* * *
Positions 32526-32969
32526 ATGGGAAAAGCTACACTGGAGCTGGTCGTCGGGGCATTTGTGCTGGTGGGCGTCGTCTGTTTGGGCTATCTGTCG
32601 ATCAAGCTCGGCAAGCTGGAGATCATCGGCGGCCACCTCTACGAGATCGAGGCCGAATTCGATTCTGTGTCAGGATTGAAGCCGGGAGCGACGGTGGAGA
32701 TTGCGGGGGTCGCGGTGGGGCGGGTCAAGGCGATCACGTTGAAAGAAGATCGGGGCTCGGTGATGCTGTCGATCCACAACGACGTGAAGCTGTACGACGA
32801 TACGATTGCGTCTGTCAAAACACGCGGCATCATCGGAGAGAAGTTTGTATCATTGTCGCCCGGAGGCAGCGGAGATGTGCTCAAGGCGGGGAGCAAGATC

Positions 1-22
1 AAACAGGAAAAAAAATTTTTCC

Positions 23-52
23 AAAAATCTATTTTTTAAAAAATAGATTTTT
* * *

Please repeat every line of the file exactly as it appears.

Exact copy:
Positions 32526-32969
32526 ATGGGAAAAGCTACACTGGAGCTGGTCGTCGGGGCATTTGTGCTGGTGGGCGTCGTCTGTTTGGGCTATCTGTCG
32601 ATCAAGCTCGGCAAGCTGGAGATCATCGGCGGCCACCTCTACGAGATCGAGGCCGAATTCGATTCTGTGTCAGGATTGAAGCCGGGAGCGACGGTGGAGA
32701 TTGCGGGGGTCGCGGTGGGGCGGGTCAAGGCGATCACGTTGAAAGAAGATCGGGGCTCGGTGATGCTGTCGATCCACAACGACGTGAAGCTGTACGACGA
32801 TACGATTGCGTCTGTCAAAACACGCGGCATCATCGGAGAGAAGTTTGTATCATTGTCGCCCGGAGGCAGCGGAGATGTGCTCAAGGCGGGGAGCAAGATC

Positions 1-22
1 AAACAGGAAAAAAAATTTTTCC

Positions 23-52
23 AAAAATCTATTTTTTAAAAAATAGATTTTT